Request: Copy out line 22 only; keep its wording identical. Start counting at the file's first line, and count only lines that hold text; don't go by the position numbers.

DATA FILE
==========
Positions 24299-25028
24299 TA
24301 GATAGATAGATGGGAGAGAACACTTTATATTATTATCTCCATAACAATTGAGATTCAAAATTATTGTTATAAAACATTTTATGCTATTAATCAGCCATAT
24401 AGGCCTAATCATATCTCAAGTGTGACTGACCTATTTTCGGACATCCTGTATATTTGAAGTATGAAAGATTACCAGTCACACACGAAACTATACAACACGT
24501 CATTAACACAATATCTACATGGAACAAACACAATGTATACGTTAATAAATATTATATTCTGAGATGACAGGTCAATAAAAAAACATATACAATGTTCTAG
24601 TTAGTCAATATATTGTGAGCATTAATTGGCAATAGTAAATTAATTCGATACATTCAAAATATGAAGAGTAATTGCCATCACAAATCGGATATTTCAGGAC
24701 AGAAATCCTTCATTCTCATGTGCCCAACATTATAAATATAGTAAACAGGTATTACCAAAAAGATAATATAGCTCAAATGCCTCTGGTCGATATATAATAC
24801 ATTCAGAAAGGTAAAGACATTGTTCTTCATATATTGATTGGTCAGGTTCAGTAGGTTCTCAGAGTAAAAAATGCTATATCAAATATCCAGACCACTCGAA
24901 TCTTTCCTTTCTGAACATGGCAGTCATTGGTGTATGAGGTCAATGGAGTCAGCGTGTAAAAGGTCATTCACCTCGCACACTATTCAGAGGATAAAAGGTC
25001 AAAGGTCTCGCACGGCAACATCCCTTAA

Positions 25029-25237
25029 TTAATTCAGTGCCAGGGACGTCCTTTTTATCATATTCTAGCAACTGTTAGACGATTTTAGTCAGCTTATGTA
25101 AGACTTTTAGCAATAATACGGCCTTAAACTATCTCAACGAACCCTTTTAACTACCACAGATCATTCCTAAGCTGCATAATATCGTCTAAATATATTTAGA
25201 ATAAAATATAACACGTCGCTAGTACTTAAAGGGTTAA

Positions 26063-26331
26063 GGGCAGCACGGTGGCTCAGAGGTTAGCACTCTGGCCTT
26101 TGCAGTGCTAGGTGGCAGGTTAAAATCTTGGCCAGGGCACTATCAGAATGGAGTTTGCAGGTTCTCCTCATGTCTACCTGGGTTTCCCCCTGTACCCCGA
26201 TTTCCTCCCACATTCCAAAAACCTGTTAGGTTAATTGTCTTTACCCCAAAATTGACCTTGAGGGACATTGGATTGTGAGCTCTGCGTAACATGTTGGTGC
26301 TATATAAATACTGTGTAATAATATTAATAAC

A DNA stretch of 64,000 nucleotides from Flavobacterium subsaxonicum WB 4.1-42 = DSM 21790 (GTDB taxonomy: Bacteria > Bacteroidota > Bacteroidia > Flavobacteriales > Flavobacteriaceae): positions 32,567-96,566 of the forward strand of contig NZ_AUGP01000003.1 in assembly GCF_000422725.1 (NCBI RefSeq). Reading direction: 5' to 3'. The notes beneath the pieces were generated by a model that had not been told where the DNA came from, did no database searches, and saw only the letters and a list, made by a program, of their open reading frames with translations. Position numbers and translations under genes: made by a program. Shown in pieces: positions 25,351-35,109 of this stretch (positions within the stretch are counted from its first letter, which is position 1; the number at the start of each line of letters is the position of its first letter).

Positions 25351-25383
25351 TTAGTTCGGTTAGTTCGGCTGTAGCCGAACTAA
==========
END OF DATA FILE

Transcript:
25351 TTAGTTCGGTTAGTTCGGCTGTAGCCGAACTAA